Please do not stop talking about gender and racial diversity as it pertains to the arbitrator diversity problem. Of course I know my learned friend penned his proposal (and I think it is a good one) to be a call to action, but I think it is essential to not only continue the conversation regarding arbitrator diversity but to expand that dialogue further.
“If you can’t fly, then run, if you can’t run, then walk, if you can’t walk, then crawl, but by all means, keep moving.” – Dr. Martin Luther King, Jr.
As young African-American practitioner seeking my path to becoming a world-renowned arbitrator (or maybe somewhere just shy of that) these words by the great Dr. Martin Luther King, Jr. resonated in my mind on his birthday (January 15th) as I prepared to celebrate his life and achievements and especially as I contemplated this issue of arbitrator diversity. I believe there are a handful of additional avenues that should be utilized in order to encourage and expand diversity. They are as follows:
- Mentorship. A tradition nearly as old as our profession itself should be used to greater effect. Sure, there are programs like that offered by Young ICCA, Arbitral Women, and Club de Arbitraje Espanol, which offer mentoring to younger practitioners, but there must be more of an intentional effort. For you veteran practitioners, arbitrators and institutional staff that value diversity, now reading this article—consider how, if at all, and to what extent you have a relationship with a professional woman or person of color who seeks to be appointed an arbitrator? I assure you, there are numerous listservs, conferences, and other correspondence of these would-be-arbitrators seeking such a guiding hand forward. If you’re keen to know where to find such a mentee, he is authoring this piece (shameless plug!). But seriously, that point will be addressed more fully in a subsequent section below.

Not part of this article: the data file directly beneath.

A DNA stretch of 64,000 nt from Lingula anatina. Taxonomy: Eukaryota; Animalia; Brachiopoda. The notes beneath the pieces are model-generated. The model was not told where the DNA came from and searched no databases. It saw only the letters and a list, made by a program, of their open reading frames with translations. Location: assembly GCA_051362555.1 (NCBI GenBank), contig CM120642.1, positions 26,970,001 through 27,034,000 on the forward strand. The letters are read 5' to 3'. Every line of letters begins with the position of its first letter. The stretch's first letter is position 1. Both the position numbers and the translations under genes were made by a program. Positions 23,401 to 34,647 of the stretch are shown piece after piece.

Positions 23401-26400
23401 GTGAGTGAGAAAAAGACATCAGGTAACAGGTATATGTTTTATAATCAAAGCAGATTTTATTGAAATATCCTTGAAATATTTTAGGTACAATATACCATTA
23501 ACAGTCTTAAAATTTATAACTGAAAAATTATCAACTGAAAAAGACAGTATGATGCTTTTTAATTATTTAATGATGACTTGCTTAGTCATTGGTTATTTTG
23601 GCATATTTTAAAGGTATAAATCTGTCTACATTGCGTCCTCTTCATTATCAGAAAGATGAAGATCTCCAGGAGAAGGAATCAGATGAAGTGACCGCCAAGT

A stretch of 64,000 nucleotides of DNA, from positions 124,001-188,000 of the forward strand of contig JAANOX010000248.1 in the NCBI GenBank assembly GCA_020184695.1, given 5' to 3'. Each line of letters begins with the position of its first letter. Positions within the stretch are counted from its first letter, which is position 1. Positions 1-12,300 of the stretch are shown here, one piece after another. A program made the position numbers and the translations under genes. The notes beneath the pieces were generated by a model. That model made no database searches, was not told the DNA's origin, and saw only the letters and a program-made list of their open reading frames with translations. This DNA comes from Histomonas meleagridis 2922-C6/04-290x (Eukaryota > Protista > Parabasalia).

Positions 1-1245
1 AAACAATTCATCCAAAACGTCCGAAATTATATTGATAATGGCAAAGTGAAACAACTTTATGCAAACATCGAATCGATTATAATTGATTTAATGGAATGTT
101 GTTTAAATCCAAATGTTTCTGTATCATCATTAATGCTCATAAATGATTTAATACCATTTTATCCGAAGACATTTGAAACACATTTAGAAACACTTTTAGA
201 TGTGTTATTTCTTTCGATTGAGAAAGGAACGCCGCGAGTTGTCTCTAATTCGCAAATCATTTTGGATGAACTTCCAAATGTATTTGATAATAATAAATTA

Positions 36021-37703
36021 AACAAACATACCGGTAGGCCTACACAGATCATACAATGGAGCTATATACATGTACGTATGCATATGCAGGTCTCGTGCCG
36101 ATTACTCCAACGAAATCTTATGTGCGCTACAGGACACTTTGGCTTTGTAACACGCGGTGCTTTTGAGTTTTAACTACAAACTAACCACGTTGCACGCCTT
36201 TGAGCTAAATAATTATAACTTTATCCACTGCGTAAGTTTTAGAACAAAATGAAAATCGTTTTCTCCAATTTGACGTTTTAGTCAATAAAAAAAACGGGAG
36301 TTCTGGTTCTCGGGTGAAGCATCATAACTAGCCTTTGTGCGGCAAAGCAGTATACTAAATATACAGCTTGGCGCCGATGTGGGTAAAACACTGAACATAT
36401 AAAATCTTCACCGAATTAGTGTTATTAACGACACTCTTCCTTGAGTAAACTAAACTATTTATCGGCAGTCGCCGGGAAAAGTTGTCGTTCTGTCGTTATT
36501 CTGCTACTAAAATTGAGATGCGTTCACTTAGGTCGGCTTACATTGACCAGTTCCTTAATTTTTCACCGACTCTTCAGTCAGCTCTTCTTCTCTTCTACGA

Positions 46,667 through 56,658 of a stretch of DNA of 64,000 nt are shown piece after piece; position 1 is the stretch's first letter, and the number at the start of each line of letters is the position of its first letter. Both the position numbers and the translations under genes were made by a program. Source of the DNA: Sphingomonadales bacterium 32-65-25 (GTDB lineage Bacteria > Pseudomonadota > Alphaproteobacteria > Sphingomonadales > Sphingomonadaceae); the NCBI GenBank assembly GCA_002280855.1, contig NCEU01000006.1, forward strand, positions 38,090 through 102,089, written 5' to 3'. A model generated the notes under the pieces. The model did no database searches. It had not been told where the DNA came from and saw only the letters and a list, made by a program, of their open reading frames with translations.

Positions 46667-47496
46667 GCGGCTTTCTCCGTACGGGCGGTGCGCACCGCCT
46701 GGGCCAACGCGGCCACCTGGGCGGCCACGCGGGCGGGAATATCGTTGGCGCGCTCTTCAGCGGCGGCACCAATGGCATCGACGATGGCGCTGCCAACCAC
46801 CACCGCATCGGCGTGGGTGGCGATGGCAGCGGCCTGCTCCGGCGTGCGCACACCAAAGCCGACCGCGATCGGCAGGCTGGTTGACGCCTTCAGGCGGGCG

- Sponsorship. As an aspiring arbitrator, I am frustrated by the monetary cost to attend many arbitration events, whether they be skills training, or theme-focused conferences or dialogues–Aside from providing tactical advice, and sage wisdom, is the need for financial support. Often, there is a desire to attend trainings and other events that would help an aspiring arbitrator develop skills, expand her network, or otherwise uplift said arbitrator, however, the financial burdens of these events sometimes make the experience cost-prohibitive. Specifically, I am referring to arbitration-centric conferences, trainings and courses. While I am not suggesting that those looking to be supportive fly mentees around the world and finance all aspects of their attendance at one of these events, I am proposing some additional financial consideration. What if these events offered discounted rates for diverse arbitrators? If that is untenable, what if the event allowed attendance on the condition that such diverse arbitrators report on the occurrences at the event or contributed in some other manner? My point is this—If there isn’t access to the venues where the conversations and empowerment regarding our profession is being had, then inclusion becomes an ever-distant fantasy.
- Observers. It is well understood that arbitral proceedings are typically taken as private and/or confidential. However, perhaps counsel for the parties, the arbitrators and the institutions could provide for more opportunities for disinterested third parties, under the compulsion of confidentiality, to observe the various phases of resolution of disputes before the tribunal. Although not the same as an appointment, such experience could help bolster a novice arbitrator’s resume.